“Some people persist in thinking that marketing is about ads or low prices. It’s not. It’s about human nature and promises and who we see when we look in the mirror,” he stresses.


3. How To Improve Leadership Development

Whether you have a formal or informal leadership development program, here are four ideas for improvement raised by consultant Art Petty on his LinkedIn:

  • The leadership pipeline starts at the front line: Usually the focus is higher in the ranks. But leadership development starts with front-line supervisors and you miss a lot of promising talent if you ignore that.
  • Strive to see beyond the superstars: “The competent performer with high degrees of social and emotional intelligence, good critical thinking skills, and an affinity for strengthening group work may be an outstanding candidate for your emerging leader initiative,” he points out.
  • Look for leadership and followership in the same individuals: Good leaders are good followers. Individuals may serve as the leader for one major project and support another leader for the next project. So don’t focus just on leadership.
  • Move beyond annual or “one-and-done” training: Building leaders must be an ongoing, sustained effort.


4. The One Thing You Can’t Manage

Consultant Jesse Lyn Stoner says there are many things you can (and should) manage, some quite difficult. The list includes focus and attention, priorities, time, expectations, budget, and commitments.

But there’s one thing you can’t manage: People. You can try to influence, motivate, or inspire people. But you can’t manage them like other things.

“People are not things. They have free will. You might get compliance through imposing your authority, but you will not get their commitment or full engagement. And if you push too hard, you will be met with a passive resistance that increases as your own efforts increase,” she writes on her blog.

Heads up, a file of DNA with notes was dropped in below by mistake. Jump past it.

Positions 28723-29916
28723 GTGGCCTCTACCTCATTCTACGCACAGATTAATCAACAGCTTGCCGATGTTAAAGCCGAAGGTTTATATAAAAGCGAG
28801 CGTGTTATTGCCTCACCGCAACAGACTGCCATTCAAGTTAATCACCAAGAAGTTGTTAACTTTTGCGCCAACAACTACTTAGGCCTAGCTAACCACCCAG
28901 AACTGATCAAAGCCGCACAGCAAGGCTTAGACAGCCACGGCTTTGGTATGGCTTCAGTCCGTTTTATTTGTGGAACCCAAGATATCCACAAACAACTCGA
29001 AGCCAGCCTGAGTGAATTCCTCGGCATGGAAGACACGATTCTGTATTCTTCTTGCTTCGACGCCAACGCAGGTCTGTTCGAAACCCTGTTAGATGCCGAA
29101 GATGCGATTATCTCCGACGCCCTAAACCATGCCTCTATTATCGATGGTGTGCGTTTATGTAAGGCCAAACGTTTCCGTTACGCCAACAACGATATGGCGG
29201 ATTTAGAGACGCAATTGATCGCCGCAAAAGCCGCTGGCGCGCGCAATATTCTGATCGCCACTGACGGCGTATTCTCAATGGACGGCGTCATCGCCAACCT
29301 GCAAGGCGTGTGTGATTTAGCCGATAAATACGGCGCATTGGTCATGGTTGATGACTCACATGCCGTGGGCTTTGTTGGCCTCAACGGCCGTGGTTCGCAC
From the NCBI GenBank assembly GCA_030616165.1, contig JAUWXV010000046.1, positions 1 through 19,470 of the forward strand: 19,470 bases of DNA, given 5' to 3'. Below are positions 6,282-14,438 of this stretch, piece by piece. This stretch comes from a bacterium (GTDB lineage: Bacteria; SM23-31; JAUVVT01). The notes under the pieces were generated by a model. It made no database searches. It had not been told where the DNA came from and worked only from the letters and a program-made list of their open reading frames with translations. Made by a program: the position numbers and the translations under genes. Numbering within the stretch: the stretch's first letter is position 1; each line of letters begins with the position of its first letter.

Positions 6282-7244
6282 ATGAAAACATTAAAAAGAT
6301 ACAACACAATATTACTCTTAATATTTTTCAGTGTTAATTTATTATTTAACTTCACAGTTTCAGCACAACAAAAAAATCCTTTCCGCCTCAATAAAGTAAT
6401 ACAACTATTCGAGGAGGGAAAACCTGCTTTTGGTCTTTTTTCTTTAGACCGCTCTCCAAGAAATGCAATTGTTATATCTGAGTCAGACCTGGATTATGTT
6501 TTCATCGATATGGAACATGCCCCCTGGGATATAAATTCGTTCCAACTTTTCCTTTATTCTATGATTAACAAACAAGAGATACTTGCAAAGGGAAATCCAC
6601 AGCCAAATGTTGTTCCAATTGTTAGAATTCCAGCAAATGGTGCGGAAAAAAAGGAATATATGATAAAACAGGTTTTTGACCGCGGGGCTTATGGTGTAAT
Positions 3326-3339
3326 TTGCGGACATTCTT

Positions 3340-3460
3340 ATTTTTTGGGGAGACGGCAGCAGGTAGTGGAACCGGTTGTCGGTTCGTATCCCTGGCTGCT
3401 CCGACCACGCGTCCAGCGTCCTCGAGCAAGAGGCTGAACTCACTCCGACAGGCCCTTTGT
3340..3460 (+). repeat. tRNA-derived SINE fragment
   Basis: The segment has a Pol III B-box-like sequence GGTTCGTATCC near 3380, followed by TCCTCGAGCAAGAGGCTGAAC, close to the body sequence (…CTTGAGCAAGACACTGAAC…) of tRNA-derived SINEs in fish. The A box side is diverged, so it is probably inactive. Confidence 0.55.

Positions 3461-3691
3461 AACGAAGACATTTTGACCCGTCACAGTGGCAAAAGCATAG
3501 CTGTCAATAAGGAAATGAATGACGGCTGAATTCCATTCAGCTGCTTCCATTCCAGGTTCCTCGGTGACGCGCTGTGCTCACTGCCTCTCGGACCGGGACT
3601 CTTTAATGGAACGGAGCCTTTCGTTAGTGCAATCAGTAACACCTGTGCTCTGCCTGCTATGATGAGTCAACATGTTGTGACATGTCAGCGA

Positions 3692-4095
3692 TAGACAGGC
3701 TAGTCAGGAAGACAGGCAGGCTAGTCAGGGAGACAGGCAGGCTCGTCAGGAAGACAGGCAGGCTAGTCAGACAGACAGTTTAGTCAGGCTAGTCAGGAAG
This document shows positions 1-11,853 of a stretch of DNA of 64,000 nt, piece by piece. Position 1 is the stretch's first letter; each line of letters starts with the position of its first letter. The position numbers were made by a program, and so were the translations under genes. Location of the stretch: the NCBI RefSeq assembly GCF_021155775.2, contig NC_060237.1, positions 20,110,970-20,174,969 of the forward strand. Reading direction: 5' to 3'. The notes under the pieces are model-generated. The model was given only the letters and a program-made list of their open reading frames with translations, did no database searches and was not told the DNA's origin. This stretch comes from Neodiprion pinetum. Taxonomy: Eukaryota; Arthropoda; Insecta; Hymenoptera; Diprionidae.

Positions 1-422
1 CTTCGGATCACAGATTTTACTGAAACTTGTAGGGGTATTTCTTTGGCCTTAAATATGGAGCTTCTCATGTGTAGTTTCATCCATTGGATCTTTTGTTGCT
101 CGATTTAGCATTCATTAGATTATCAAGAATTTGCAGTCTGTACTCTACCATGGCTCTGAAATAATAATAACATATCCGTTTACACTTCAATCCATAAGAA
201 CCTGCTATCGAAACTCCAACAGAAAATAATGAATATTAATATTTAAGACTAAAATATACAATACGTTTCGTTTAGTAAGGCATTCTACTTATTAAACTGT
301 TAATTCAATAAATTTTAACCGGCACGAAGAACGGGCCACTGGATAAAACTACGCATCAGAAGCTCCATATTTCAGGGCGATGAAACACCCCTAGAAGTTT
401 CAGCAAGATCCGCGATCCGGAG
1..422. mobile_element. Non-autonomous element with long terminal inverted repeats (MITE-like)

Don’t try to manage people. Influence, motivate and inspire them instead.


5. Zingers

  • Explore with discipline: Take a look at any organization that is able to innovate consistently and you will find it has a systematic and disciplined process for exploring new problems. Exploration is key to innovation says consultant Greg Satell. (Source: DigitalTonto.com)
  • You’re not a pro when… These two words make you sound unprofessional: “You know.” So stop using them, says communications specialist Carmine Gallo. (Source: Inc.com)
  • Hire for sunny views:  The key trait of every great employee is optimism, says HR consultant Tim Sackett. Ask questions in interviews to understand the candidate’s core belief around optimism. Two examples: Tell me about something in life you are truly optimistic about; tell me about something you were responsible for that went really bad — how did you deal with it? (Source: TimSackett.com)
  • Here’s another take on traits: Blogger Ron Edmondson says the one trait every leader must possess is discipline. If you’re seeking to improve, he advises to start with just one area of your life. Focusing more attention on planning your calendar can also help build discipline. (Source: Ron Edmondson.com)